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October 23, 2012


Bob Knaus

"The reality is that experts have long believed that large quantities of oil and gas lie beneath the Bahamian seabed."

Not quite true. The Bahama banks have been extensively drilled by the oil majors, but mostly to understand their geology and not to find any oil. The Bahama banks are modern active formations which correspond to many fossil formations around the globe containing oil. Knowledge about the Bahama banks helps oil explorers do a better job of finding oil elsewhere.

The key difference is that these fossil formations have an impervious cap overlaying them which traps volatile hydrocarbons. In the Bahamas, any gas and oil present in the banks simply bubbles away. There are no impervious layers between the basalt floor and the surface.

The situation is different where BPC wants to drill. There the Cuban trench sucks surface rock into the earth's mantle, and it is possible for hydrocarbons to be trapped.

Do not look for oil drilling all over the Bahamas. There are only a few spots along the southern fringe which are suitable.

larry smith

In the 70s I was friendly with a leading Miami-based petroleum geologist named George Winston who was working on oil projects in the Bahamas. I based that comment on my conversations with him and others. The Blake Plateau is also considered a potential oil province. There is also a licence that has been applied for on Long Island.

Rob Taylor

When will the real people of the Bahamas get a chance to invest in this project? Shouldn't BPC list on the local BISX to give that opportunity as I have been reading about on the companies website?

Joseph Turner

The Bahamas is predicted to have a $5bn deficit in 2013, 60% of our GDP... People blow the environmental set-backs way out of proportion... 99% of wells don't have any issues whatsoever... The Transocean blowout in the Gulf of Mexico has been a HUGE lesson to every oil field operator around the globe. I hope that we can push this through in the referendum... That way we can push our country into the modern world. I think people should start reporting on the positive facts of oil production rather than the whole Armageddon approach


do we need a referendum on this and on gambeling. cant we just rely on our inteligent "leaders" to do the "right" thing?

philip pophalos

The country's reliance on tourism etc obviously isn't working to address the budgetary deficit we find ourselves in. There's no forseeable way out of our predicament without oil revenues introduced into the equation.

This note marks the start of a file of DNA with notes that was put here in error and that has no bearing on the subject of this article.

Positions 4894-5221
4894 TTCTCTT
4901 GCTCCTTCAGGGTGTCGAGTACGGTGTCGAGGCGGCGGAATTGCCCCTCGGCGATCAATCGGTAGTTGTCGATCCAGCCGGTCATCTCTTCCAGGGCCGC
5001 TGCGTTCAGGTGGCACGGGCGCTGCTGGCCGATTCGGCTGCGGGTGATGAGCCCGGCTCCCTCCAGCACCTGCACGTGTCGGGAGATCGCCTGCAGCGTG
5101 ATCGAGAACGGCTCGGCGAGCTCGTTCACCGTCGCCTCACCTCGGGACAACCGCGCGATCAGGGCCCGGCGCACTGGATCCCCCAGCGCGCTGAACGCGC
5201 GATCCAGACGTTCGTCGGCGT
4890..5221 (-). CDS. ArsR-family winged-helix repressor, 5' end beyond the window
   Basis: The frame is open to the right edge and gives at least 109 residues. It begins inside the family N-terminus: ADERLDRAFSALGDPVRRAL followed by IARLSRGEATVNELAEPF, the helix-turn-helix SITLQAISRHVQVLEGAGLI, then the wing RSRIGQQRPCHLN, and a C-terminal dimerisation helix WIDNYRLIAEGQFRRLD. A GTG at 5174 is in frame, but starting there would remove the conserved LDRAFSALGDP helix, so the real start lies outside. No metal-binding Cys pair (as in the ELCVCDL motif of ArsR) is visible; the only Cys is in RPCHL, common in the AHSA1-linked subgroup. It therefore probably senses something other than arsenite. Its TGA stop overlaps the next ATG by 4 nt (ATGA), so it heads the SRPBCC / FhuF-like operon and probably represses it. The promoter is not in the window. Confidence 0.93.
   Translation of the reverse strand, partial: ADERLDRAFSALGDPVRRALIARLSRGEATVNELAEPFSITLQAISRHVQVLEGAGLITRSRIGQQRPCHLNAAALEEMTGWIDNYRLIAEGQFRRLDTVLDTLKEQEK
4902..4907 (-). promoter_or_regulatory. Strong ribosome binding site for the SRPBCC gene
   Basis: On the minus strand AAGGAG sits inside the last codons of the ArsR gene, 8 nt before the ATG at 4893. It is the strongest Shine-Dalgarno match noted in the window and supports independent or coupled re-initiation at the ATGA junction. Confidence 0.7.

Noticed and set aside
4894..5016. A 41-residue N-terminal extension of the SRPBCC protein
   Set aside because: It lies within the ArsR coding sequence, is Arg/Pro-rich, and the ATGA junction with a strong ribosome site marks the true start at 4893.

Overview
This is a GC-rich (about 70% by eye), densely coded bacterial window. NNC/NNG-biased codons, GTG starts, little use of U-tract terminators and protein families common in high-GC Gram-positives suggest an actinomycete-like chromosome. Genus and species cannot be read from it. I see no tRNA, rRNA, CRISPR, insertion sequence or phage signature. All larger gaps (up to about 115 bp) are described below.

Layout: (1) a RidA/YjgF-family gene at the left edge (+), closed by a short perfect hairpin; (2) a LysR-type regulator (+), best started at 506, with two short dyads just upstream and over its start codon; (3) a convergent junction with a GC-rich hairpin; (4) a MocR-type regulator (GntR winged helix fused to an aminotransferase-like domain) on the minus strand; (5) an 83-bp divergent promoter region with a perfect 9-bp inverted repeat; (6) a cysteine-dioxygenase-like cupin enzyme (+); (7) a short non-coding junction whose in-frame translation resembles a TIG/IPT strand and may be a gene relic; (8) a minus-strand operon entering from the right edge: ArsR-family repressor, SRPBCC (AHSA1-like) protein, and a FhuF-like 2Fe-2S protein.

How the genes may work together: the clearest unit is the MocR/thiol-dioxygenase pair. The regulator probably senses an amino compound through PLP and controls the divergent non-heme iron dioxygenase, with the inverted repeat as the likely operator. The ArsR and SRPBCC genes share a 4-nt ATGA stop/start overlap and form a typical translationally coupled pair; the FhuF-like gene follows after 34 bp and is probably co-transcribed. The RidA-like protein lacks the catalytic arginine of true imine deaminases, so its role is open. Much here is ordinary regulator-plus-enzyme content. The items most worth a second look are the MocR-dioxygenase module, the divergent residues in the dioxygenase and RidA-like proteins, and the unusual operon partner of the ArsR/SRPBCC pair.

The quote in your article "development of a 2 billion barrel oil field at a 25 per cent royalty level would generate some $30 billion for the Bahamas over a 10-year period - or twice the nation's current budget spend every year for a decade" says it all really, although i wonder how many people will fully comprehend the fiscal situation we're in when voting in the referendum.

There is only one practical way ahead, but will the people see that or be swayed by emotional sentiment, most of which may be based on environmental concerns already addressed by Bahamas Petrolum's environmental impact study & safe operating practice procedures.

larry smith

BP has been locked in months-long negotiations with the US government and Gulf Coast states to settle billions of dollars of potential civil and criminal liability claims resulting from the Macondo blowout.

The company is now expected to plead guilty to criminal misconduct through a plea agreement.

The US Department of Justice said "reckless management" of the Macondo well "constituted gross negligence and willful misconduct", which it intended to prove at a pending civil trial set to begin in New Orleans in February 2013. No criminal charges have been filed yet.

"That such a simple, yet fundamental and safety-critical test could have been so stunningly, blindingly botched in so many ways, by so many people, demonstrates gross negligence," the government said in its August filing.

Negligence is a central issue to BP's potential liability. A gross negligence finding could nearly quadruple the civil damages owed by BP under the Clean Water Act to $21bn in a straight-line calculation.

BP estimates it will cost $7.8bn to resolve litigation brought by over 100,000 individuals and businesses claiming economic and medical damages from the spill.

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